This first full day of my Outer Banks journey, I headed to the Manteo waterfront for an 8:30 a.m. Dolphin Cruise with Captain Johnny. My sister, Peggy gave it to me for my birthday back in March. She turned sixty the same month and likes gifts that offer the recipient a memorable experience; get out and do something you might not otherwise do. For her Big Birthday, I gave her a ticket to see the musical “Grease” at our hometown regional theater. Because I couldn’t send her alone, I had to buy myself a ticket. We had an enjoyable evening that we may not have taken the time for given our busy schedules. Heading out into the Roanoke Sound, I thought of my sister and how pleased she’d be with the perfect May morning and how I looked forward to my time on the water, watching with anticipation.
‘Captain Johnny’ at the boat’s helm was actually the grandson of the real Captain Johnny who founded that cruise business. He told us over the microphone how some dolphins stay in the sound and others live in the ocean. They prefer water that’s about four feet deep. I was amazed that the huge body of water beneath us was only around 3 – 4 feet. The captain guided the pontoon-style boat under the bridge and then began to pick up speed. A fisherman had radioed him that he’d seen dolphins. All six of us passengers searched for the rise and fall of dorsal fins. One by one we each spotted the creatures pointing in the direction of our siting.
What I loved most was seeing a Mama Dolphin with her baby swimming in tandem. The captain told us he could spot a newborn dolphin by the ‘fetal folds’ that appeared like zebra stripes where they’d been curled up in fetal position before they were born. I thought of my grandson, Baker and how he had little folds at his wrists that are now filled out as a one year old.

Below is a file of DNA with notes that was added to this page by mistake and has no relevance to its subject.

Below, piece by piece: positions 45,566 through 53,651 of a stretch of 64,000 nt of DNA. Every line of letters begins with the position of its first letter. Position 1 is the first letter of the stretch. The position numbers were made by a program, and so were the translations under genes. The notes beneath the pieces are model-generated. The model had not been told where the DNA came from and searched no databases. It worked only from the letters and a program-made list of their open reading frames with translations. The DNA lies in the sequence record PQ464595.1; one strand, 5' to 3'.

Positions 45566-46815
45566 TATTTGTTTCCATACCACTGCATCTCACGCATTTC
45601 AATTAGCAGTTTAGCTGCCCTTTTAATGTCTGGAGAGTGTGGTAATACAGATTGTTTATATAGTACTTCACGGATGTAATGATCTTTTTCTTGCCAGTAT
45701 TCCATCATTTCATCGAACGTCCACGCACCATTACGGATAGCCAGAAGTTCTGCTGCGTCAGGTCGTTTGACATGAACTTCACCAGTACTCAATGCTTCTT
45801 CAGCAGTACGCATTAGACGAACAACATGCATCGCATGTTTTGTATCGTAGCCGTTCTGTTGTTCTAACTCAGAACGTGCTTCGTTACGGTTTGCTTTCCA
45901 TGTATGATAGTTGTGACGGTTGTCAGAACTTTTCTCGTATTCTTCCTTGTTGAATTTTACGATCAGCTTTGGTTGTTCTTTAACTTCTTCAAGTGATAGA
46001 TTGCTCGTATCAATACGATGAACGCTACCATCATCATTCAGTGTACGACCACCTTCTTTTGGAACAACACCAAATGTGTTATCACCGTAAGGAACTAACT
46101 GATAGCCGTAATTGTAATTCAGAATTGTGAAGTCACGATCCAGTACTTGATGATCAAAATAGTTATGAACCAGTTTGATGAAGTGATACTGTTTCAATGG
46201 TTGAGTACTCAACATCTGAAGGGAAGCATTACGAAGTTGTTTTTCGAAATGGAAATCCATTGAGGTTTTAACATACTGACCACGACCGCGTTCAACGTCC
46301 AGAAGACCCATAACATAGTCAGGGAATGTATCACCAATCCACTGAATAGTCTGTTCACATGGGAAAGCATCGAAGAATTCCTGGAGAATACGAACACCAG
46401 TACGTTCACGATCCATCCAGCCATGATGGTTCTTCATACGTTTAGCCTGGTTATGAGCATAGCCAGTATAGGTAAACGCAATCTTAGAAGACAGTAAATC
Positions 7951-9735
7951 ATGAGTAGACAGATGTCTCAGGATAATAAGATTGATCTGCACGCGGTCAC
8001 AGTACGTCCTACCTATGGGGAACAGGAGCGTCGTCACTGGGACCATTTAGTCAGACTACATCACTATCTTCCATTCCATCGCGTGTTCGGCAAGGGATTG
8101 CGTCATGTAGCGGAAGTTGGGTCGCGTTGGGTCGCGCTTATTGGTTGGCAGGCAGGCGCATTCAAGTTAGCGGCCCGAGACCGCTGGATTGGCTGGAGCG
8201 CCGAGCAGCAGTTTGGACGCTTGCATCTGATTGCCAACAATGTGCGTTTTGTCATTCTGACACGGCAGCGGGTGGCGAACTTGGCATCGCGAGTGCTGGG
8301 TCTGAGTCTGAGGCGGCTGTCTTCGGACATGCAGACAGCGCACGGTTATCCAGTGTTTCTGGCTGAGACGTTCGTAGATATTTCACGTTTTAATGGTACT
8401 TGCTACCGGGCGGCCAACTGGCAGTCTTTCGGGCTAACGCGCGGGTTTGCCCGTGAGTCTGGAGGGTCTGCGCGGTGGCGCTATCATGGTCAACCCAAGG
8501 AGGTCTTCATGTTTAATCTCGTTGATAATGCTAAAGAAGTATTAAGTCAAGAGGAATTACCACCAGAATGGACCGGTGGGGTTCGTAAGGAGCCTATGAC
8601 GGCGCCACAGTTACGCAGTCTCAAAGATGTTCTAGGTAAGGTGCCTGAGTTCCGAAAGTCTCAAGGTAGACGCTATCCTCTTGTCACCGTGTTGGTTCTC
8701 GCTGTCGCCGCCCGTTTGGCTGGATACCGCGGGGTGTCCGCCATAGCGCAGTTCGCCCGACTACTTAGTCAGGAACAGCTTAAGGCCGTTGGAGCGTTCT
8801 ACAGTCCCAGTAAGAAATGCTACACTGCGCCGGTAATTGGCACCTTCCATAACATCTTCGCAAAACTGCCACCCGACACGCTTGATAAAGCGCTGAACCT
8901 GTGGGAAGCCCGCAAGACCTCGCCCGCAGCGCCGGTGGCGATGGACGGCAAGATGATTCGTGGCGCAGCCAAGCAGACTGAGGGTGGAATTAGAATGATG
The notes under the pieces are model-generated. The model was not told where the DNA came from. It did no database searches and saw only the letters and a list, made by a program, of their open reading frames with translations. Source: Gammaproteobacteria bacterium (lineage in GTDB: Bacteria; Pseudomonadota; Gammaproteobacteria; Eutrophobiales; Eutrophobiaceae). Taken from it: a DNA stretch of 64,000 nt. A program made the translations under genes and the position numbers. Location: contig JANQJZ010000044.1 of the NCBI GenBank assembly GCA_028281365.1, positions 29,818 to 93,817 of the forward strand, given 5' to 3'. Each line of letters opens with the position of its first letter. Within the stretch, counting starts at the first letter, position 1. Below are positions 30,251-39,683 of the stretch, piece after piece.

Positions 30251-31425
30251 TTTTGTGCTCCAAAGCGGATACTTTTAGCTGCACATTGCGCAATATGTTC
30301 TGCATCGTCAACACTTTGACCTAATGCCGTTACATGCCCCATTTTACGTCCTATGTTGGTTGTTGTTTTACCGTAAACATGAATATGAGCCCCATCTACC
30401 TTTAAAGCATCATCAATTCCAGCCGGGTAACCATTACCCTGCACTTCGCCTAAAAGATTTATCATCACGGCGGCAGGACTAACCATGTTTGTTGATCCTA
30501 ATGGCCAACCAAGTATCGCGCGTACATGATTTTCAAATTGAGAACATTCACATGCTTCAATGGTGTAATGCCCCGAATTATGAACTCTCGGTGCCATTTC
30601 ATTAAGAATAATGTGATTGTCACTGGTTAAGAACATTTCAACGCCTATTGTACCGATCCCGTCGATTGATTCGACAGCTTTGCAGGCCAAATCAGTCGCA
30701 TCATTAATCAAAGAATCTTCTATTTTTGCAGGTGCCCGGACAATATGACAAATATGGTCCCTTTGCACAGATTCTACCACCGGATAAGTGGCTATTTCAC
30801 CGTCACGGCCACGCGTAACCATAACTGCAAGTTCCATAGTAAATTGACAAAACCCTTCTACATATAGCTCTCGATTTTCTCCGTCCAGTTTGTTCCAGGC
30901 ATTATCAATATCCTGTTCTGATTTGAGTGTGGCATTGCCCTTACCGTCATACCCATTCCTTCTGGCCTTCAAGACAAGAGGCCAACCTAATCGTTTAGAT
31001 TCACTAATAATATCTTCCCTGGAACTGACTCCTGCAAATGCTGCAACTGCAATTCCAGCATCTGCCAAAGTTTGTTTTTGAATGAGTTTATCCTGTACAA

The dolphins were scattered this morning, never more than a couple swimming in the same area. Captain Johnny told us you never know how many you’ll find or where they’ll be traveling. In the area with lots of dolphins, he killed the motor and let us just watch, as we stood on the boat that was gently rocking back and forth. Ibis and egrets and pelicans flew over and landed on the shore of a tiny island. Fisherman worked at a boat nearby, pulling up their crab pots to see if they’d made a catch. It was a spectacular morning on the water.
I’ve loved dolphins since I was a girl and watched the television show, “Flipper.” As I remember it (since I don’t have time to do a fact check!), the boy on the show lived in the Florida Keys and he got to swim with his porpoise friend, Flipper. That animal had the cutest ‘happy’ sound and eyes that seemed to smile. I just wanted to hug him!
You won’t get that close to a Roanoke Sound dolphin. Captain Johnny says it’s a Felony Offense to do anything to lure the animal including feeding, touching, etc. A sign said that not only may you not smoke or drink alcohol on the boat, you can’t have bananas– because supposedly the dolphins won’t come nearby if there are bananas. Captain Johnny said to Google it, but again, I haven’t had time for that fact check. All I can say is I’m glad my banana and sunflower butter sandwich was in my car!
After the tour, I was at the counter of a coffee shop purchasing my cup of French Roast and a bookmark entitled, “Advice from a Dolphin” by Ilan Shamir caught my eye. Reading through the list, I liked the one, “Glide Through the Day with Ease.” I thought of how fluid those dolphins move, so gracefully covering their miles. How nice it would be if humans could move with more ease.
Some Solo Journeys, I meet people in my path that teach me things– and I may on this trip. But today, it seemed that watching those incredible creatures provided a relief, seeing them glide through life when it can be so bumpy for we humans.
I only wish I could have heard the dolphins happy sound and seen their smiling eyes.
How About You?
Which of the bits of Advice from a Dolphin do you like?
How would you want to see it applied?